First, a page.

McDonald’s is increasing its stake in its China business to 48% ownership by purchasing Carlyle’s minority share. The fast-food giant had sold control of its restaurants in mainland China, Hong Kong, and Macau to Citic and Carlyle in 2017 for $2.1 billion. This move was part of the company’s broader strategy to own fewer restaurants and let franchisees with knowledge of local markets run their own locations. Financial details of the deal were not disclosed, but it is expected to close in the first quarter of 2024, pending regulatory approval. Citic still holds a 52% stake in the business.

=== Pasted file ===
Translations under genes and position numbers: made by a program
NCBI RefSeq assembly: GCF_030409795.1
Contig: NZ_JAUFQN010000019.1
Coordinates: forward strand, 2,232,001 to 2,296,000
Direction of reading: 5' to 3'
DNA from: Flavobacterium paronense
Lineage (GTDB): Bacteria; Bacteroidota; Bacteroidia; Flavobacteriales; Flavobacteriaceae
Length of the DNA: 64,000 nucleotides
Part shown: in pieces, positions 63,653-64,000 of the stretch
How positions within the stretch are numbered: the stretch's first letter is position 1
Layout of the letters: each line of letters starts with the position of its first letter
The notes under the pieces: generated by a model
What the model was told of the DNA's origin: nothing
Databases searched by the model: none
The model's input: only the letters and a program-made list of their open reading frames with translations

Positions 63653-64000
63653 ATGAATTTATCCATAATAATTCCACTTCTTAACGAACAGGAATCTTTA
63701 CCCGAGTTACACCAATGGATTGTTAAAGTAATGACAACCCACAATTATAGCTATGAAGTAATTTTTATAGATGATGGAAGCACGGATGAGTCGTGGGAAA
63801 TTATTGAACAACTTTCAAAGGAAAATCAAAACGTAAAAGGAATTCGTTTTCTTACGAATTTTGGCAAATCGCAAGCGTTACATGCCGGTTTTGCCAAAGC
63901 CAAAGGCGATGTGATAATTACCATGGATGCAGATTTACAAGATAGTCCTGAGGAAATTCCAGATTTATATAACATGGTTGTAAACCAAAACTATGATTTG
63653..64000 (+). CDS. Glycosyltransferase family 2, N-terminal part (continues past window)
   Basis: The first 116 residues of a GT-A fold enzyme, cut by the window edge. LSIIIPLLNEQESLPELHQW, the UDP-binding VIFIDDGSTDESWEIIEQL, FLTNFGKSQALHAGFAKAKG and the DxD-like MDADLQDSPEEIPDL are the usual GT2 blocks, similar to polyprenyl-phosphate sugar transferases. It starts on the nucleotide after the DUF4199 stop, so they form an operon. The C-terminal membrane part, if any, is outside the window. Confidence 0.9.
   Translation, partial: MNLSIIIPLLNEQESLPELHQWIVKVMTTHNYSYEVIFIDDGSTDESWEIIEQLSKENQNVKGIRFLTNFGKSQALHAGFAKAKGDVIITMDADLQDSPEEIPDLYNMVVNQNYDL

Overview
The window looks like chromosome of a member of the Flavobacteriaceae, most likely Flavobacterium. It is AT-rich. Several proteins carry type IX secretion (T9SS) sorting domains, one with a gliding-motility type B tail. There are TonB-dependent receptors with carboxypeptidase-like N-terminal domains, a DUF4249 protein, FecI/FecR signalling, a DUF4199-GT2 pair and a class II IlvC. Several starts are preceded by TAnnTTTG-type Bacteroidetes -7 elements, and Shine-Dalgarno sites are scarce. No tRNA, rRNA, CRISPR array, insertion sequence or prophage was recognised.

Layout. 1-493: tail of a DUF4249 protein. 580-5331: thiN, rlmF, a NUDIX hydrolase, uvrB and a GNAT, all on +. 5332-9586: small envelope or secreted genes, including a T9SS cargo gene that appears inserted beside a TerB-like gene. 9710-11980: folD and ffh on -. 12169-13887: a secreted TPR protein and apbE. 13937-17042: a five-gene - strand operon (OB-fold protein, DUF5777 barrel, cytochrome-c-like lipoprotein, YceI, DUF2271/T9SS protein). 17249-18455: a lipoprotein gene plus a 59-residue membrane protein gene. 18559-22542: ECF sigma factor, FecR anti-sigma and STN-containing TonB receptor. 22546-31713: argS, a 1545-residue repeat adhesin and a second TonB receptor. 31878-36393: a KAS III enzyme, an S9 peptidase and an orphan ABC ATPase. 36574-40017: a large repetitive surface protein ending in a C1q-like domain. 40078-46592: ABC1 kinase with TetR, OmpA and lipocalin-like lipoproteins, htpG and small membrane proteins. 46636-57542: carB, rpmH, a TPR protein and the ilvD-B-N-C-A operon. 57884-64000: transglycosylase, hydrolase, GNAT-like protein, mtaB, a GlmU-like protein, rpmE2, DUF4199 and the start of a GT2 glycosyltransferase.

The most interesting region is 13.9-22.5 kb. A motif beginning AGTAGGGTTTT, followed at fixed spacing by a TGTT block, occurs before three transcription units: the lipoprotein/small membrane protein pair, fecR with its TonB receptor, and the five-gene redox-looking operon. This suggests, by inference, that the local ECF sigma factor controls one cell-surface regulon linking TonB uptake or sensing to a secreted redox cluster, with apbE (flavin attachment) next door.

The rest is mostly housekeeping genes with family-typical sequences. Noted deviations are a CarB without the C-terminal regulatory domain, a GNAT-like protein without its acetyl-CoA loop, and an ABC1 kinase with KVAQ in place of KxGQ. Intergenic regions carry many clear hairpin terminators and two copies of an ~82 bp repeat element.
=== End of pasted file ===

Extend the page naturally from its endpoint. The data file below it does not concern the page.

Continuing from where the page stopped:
“We believe there is no better time to simplify our structure,” said McDonald’s CEO Chris Kempczinski in a statement. Since selling off control in 2017, McDonald’s has doubled its footprint in China to over 5,500 restaurants, making it the second-largest market by number of locations for the chain. The company aims to reach 10,000 restaurants by 2028 and believes that there is tremendous opportunity for growth in this market. However, sales have struggled since the Covid pandemic began; China accounts for about 4% of McDonald’s total revenue, down from 3.8% the year prior according to Factset estimates. On a recent earnings call, Kempczinski noted that slowing macroeconomic conditions and historically low consumer sentiment are affecting sales in China but that promotions on burgers are drawing customers back into stores.